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By Hal Piper and Hal Piper,SUN STAFF | January 1, 2000
If Reason and Science had prevailed, there would be no foolishness about whether the millennium begins today or a year from now. It began a little more than 207 years ago on the First of Vendemiaire, Year I of the Republic. Alas, Superstition and Clericalism triumphed instead -- or perhaps it was the human resistance to change -- and so we continue to be enslaved by a time-keeping system associated with pagan and Christian supernaturalism. Rare is the child of the Enlightenment whose calendar marks today as 9 Nivose CCVIII.
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ENTERTAINMENT
By Tim Smith, The Baltimore Sun | November 13, 2013
For many years, critics didn't take French composer Francis Poulenc or his music very seriously, even after his first opera was premiered in 1947. Then again, that entry into the operatic realm wasn't likely to win over skeptics. The title is "The Breasts of Tiresias," and the surreal plot includes a man who fathers 40,000 children in one day. But Poulenc was the real deal, a composer with a distinctive flair for lyrical melody and an ear for exquisite harmony to support it. Those gifts were widely recognized and acclaimed when he created his second work for the stage, "Dialogues of the Carmelites," first heard in 1957.
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FEATURES
January 21, 2008
Jan. 21 1793 During the French Revolution, King Louis XVI, condemned for treason, was executed on the guillotine.
NEWS
By Geraldine Baum and Geraldine Baum,Los Angeles Times | March 9, 2008
PARIS -- Felix Wu faces an uphill fight in today's election to govern a neighborhood that includes this city's Chinatown. As his name suggests, Wu is of Chinese descent and, indeed, he says he's running to represent the Asians of the 13th arrondissement, or district. This might sound routine to Americans used to immigrants breaking into politics through their ethnic identity. But in France, Wu is seen as a revolutionary - or more accurately, a counter-revolutionary. For the more than 200 years since the French Revolution, this country has declared that distinctions of race or creed must be submerged for the good of France.
NEWS
July 15, 1997
Francois Furet,70, a historian whose groundbreaking approach to the French Revolution earned him an international reputation, died Sunday at a hospital in Toulouse, France. He had fallen while playing tennis July 8, struck his head on the tennis court, quickly lost consciousness and never came out of a coma.A professor at the University of Chicago since 1985, Mr. Furet was the first major historian in France to challenge orthodox Marxist interpretations of the French Revolution, which saw the 1789 upheaval as the result of a class struggle between the discontented bourgeoisie and the nobility.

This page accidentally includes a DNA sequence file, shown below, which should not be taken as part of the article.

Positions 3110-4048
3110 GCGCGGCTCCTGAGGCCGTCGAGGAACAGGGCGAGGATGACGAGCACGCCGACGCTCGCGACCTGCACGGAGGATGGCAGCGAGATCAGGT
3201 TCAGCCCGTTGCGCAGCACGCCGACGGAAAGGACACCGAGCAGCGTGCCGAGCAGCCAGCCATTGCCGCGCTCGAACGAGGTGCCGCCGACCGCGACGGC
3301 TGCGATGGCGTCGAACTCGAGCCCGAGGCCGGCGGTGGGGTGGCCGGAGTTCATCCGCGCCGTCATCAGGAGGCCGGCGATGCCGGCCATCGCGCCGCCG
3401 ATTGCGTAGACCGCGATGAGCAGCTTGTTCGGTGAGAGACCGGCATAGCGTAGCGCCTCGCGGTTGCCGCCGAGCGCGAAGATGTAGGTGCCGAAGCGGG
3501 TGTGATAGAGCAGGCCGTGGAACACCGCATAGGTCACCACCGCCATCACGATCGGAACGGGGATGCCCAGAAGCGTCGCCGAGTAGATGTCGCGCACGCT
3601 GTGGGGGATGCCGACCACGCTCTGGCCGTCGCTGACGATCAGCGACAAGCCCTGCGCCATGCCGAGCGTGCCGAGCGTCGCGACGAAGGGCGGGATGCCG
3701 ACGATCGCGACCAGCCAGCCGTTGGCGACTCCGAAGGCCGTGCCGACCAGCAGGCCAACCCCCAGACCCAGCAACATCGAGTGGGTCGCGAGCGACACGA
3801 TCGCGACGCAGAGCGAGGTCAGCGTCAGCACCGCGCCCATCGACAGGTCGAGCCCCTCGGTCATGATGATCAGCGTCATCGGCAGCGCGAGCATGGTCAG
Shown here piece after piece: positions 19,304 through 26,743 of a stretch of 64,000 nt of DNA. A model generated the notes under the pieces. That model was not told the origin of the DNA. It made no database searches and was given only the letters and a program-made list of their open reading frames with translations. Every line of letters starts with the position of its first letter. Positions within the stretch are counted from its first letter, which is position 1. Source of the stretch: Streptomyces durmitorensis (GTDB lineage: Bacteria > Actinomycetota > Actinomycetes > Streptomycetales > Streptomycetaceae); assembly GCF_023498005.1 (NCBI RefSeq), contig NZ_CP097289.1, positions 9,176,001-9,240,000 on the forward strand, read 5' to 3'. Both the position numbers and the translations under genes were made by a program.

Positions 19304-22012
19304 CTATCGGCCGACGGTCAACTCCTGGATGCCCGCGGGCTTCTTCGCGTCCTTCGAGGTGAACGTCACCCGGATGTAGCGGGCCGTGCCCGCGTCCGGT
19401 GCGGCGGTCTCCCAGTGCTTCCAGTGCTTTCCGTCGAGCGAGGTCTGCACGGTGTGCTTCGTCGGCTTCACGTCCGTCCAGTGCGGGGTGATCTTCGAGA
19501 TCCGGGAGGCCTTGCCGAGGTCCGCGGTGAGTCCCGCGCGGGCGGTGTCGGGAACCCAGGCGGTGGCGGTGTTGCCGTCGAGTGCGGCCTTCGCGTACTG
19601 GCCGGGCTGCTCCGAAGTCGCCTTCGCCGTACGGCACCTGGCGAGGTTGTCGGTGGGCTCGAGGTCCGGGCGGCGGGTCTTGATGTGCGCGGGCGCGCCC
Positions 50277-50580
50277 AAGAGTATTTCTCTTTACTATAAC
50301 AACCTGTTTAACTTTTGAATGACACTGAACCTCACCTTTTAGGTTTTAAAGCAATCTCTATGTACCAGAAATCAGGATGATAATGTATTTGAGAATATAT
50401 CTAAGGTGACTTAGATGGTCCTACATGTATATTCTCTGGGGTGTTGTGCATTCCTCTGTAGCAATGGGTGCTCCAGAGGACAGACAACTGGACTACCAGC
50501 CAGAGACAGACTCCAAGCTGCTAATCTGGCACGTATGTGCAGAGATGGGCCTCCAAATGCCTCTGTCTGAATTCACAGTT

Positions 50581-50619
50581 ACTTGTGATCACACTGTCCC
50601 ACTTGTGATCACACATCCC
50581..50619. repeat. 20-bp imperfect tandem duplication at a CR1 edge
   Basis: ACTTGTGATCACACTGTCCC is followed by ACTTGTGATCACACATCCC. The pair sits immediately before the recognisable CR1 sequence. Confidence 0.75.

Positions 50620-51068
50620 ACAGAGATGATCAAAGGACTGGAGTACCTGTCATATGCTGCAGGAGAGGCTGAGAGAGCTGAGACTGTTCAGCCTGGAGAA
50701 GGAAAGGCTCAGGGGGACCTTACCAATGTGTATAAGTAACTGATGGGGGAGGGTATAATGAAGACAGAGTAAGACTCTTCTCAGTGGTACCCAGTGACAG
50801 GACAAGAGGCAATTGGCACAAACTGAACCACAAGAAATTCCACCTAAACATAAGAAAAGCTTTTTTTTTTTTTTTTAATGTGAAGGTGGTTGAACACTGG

NEWS
January 24, 1996
Joseph S. Bruno, 83, who built a tiny downtown grocery store into a $3 billion grocery and pharmacy chain that included the Piggly Wiggly and Food Fair supermarkets, died Sunday in Birmingham, Ala.He and his brother Sam opened their first grocery store in 1932 with an initial investment of $600. The business eventually expanded into a chain of 254 supermarkets along the East Coast with more than 27,000 employees.The chain, which operated stores under such names as Bruno's, Food Max and Food World, was sold last year in a $1.15 billion buyout.
NEWS
October 21, 1992
The shake-up of China's ruling elite clears out lingering opposition to the policies of Deng Xiao-ping. His chosen heirs dominate the central committee and the politburo plus its standing committee. After the 14th Communist Party Congress of China, it is full throttle on capitalist economic development but total commitment to Communist Party political power: economic freedom, yes; political freedom, no -- for as long as Mr. Deng shall live. The frail leader did not appear at the congress he dominated, but did make one brief public appearance afterward, if only to prove that he does live.
NEWS
By William Pfaff | January 24, 1994
Paris -- A leader of the New Year's Day rebellion in southern Mexico, who calls himself ''Major Mario,'' gave the following answer to questions about links to the ''Shining Path'' movement in Peru:''I have read Mao Tse-tung, but I am not a Maoist, and our organization is not socialist. We want democracy, elections without frauds, land for the peasants, decent houses, medical care, schools. We want to be treated like human beings -- to eat meat like everyone else. It's as simple as that.''It is difficult to think of a European or Asian revolutionary in the 20th century who would have spoken quite those words.
ENTERTAINMENT
By Tim Smith and Tim Smith,SUN MUSIC CRITIC | September 9, 2004
Arrogance and religious hypocrisy, revolutionary fanaticism, spies and lies, wrongful imprisonment, beheadings - times haven't changed all that much since the Reign of Terror in 1790s France, have they? That's the main point behind Washington National Opera's season-opening production of Umberto Giordano's Andrea Chenier, one of the major works in the verismo - realism - style that first electrified audiences at the end of the 19th century. You can count on a few extra realistic flourishes in this staging, which was devised by Mariusz Trelinski, the Polish film, theater and opera director responsible for the highly imaginative, often insightful and just plain riveting version of Puccini's Madama Butterfly presented by Washington National in 2001.
NEWS
By Joan Mellen and Joan Mellen,SPECIAL TO THE SUN | November 10, 1996